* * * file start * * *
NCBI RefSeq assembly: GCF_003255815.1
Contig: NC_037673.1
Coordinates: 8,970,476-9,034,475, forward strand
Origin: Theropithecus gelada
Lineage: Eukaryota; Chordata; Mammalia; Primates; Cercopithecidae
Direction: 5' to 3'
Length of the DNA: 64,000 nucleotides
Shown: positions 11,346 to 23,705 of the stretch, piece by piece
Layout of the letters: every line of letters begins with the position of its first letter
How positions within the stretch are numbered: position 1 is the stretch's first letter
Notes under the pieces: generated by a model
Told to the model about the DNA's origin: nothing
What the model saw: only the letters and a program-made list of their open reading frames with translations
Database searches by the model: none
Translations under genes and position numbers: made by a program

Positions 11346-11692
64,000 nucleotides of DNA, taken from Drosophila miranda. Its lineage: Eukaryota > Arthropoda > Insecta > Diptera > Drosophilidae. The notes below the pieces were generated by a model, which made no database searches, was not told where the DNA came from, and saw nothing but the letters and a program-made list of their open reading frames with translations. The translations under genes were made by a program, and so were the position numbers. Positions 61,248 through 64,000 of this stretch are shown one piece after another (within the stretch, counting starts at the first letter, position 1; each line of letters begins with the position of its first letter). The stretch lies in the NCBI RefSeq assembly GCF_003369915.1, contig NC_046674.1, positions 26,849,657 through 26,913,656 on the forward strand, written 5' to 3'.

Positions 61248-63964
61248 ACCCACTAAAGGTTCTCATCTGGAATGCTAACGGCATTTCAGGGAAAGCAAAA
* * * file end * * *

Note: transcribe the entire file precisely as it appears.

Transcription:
NCBI RefSeq assembly: GCF_003255815.1
Contig: NC_037673.1
Coordinates: 8,970,476-9,034,475, forward strand
Origin: Theropithecus gelada
Lineage: Eukaryota; Chordata; Mammalia; Primates; Cercopithecidae
Direction: 5' to 3'
Length of the DNA: 64,000 nucleotides
Shown: positions 11,346 to 23,705 of the stretch, piece by piece
Layout of the letters: every line of letters begins with the position of its first letter
How positions within the stretch are numbered: position 1 is the stretch's first letter
Notes under the pieces: generated by a model
Told to the model about the DNA's origin: nothing
What the model saw: only the letters and a program-made list of their open reading frames with translations
Database searches by the model: none
Translations under genes and position numbers: made by a program

Positions 11346-11692
64,000 nucleotides of DNA, taken from Drosophila miranda. Its lineage: Eukaryota > Arthropoda > Insecta > Diptera > Drosophilidae. The notes below the pieces were generated by a model, which made no database searches, was not told where the DNA came from, and saw nothing but the letters and a program-made list of their open reading frames with translations. The translations under genes were made by a program, and so were the position numbers. Positions 61,248 through 64,000 of this stretch are shown one piece after another (within the stretch, counting starts at the first letter, position 1; each line of letters begins with the position of its first letter). The stretch lies in the NCBI RefSeq assembly GCF_003369915.1, contig NC_046674.1, positions 26,849,657 through 26,913,656 on the forward strand, written 5' to 3'.

Positions 61248-63964
61248 ACCCACTAAAGGTTCTCATCTGGAATGCTAACGGCATTTCAGGGAAAGCAAAA